Christenguss AG already generates complex sand casting molds in the 3D printing process.
Reverse Engineering and 3D printing help to reach goals
Industry 4.0, Foundry 4.0, Guss 4.0 - nowadays developments are occurring so fast that instead of new concepts, only version designations are being assigned. With its vision of Guss 4.0, Christenguss AG of Bergdietikon in Switzerland is also blazing the trail into a digital future.
The constant pursuit of modernization and optimization mean that Christenguss is already presenting itself as a top modern foundry that manufactures complex sand casting molds in a 3D printing process. It is in this way that the Bavarian company ExOne from Gersthofen near Augsburg provides a valuable service with an S-Max production printer. This allows the foundry the production of sand molds of the highest quality and great individuality, from batch sizes upwards.
"Obsolete parts can thus be quickly reproduced in reverse engineering by means of the digital process," confirms Holger Barth of ExOne. "For example, if the original manufacturer is no longer in business or no longer offering the part." He also makes the point that Christenguss has become a real specialist in the field of tool-less mold production – particularly by using the S-Max-printer: "It produces complex sand cores and molds directly from CAD data, eliminating the need for physical models. In this way, Christenguss even produces complex inner contours with a printed sand core from the S-Max."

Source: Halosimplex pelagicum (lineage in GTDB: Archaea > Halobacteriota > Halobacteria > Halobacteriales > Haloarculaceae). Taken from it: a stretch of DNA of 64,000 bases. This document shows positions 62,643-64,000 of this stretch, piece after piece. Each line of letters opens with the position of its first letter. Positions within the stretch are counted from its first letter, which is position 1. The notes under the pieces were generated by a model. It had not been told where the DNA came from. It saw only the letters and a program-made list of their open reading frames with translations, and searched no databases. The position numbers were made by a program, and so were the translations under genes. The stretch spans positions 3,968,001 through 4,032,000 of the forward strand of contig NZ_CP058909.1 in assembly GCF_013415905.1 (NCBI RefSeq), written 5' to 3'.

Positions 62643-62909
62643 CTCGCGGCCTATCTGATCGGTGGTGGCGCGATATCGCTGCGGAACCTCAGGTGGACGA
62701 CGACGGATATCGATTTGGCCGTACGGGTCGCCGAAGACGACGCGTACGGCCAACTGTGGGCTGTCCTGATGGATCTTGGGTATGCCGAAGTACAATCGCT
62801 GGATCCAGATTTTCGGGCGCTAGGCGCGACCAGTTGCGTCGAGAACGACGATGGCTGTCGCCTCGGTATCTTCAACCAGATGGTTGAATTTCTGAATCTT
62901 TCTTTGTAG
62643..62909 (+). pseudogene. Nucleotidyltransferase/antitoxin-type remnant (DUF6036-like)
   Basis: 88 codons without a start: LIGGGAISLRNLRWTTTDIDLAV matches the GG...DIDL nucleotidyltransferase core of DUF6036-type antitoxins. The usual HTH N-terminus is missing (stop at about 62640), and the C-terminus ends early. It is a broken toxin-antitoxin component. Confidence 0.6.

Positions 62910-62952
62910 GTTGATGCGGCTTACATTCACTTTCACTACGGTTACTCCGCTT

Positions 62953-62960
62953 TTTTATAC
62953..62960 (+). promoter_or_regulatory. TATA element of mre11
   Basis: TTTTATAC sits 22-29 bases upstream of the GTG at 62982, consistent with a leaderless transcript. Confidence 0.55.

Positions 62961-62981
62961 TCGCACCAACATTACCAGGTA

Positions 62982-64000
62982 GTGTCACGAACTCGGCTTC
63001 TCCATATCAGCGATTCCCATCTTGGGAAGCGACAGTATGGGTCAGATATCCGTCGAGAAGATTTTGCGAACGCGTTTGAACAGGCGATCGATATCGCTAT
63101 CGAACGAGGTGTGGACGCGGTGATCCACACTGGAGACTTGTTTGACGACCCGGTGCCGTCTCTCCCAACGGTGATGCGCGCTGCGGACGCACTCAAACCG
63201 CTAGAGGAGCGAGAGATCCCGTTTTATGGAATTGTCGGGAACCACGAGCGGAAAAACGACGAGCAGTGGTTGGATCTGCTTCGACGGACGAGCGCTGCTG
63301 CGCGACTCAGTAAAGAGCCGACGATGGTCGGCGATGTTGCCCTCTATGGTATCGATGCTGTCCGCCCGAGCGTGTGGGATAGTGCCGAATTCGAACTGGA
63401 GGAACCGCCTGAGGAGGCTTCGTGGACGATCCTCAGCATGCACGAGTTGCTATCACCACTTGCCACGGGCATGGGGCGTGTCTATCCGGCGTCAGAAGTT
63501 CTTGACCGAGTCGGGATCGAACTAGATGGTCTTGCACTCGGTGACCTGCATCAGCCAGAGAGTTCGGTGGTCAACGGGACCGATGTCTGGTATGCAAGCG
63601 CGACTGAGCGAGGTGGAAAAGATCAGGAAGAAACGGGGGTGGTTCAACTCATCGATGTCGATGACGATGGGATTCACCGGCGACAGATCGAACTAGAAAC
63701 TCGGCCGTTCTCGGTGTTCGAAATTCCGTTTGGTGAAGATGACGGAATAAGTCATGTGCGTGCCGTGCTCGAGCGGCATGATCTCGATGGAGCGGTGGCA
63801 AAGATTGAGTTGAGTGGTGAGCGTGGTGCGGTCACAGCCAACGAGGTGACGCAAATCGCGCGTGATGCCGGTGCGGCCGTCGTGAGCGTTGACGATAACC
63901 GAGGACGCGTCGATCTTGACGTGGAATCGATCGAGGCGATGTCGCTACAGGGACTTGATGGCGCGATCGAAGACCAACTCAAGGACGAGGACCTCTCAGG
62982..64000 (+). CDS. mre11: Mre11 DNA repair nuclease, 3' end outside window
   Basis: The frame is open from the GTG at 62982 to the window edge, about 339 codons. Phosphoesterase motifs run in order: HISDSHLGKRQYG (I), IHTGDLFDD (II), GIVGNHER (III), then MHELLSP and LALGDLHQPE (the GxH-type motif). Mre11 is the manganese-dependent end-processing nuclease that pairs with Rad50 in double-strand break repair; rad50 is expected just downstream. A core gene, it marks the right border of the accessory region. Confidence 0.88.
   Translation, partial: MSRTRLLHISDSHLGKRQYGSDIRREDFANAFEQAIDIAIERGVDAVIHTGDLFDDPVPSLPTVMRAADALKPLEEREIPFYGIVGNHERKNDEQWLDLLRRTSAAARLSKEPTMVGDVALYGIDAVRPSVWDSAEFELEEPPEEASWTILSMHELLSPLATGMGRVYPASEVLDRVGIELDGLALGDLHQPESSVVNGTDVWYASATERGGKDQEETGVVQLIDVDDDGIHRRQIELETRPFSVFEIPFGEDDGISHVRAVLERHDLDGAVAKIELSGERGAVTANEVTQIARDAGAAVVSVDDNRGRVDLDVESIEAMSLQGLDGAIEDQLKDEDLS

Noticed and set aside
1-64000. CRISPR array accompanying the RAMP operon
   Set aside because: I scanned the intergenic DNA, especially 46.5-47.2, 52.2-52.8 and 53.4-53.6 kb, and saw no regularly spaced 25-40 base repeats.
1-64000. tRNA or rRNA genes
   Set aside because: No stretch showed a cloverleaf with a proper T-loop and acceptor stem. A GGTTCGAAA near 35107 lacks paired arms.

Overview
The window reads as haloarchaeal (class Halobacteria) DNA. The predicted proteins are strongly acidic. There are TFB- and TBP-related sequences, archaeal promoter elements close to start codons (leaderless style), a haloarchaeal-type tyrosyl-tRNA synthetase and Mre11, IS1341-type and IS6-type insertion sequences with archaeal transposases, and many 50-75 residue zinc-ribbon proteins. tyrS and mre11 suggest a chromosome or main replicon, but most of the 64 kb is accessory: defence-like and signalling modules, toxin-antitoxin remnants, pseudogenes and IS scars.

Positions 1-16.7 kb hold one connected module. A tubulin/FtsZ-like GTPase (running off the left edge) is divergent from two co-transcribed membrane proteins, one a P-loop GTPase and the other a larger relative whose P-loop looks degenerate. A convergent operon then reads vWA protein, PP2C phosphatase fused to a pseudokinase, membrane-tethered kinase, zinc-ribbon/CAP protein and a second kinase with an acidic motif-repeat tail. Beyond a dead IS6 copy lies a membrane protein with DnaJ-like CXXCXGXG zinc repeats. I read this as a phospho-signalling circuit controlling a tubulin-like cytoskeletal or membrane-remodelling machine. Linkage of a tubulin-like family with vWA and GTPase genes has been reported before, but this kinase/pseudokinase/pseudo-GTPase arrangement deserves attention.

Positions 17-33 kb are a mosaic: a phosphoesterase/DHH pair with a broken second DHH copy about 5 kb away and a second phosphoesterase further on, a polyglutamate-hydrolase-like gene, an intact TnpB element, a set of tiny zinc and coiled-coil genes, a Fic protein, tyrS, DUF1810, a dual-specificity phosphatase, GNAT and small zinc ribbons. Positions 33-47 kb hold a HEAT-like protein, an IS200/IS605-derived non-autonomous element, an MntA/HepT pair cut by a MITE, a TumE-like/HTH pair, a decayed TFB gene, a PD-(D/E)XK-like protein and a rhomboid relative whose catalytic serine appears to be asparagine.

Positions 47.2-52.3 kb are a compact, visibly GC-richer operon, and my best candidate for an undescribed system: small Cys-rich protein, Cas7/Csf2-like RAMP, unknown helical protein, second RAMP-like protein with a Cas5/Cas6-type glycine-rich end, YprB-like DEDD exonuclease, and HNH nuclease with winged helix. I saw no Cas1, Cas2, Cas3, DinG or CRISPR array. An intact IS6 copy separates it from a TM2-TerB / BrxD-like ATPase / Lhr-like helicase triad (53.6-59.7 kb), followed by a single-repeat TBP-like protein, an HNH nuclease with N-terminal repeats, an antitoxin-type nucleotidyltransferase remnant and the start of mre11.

Changes and optimizations in the CAD data can be implemented immediately in the product design and the casting can therefore start within a short time and without additional tools. There is also a great freedom of design when printing detailed, high-precision cores and complex geometries.
In conclusion, Florian Christen again refers to time and cost savings: "Thanks to the 3D-printing of the molds, positioning systems can also be integrated directly into the sprue for a casting. As a result, this means specific set-ups for machining and plastering of parts are only necessary to a very limited extent."
This is another benefit for the foundry and thus also for their customers – and a wonderful prospect for Florian Christen's vision of Guss 4.0.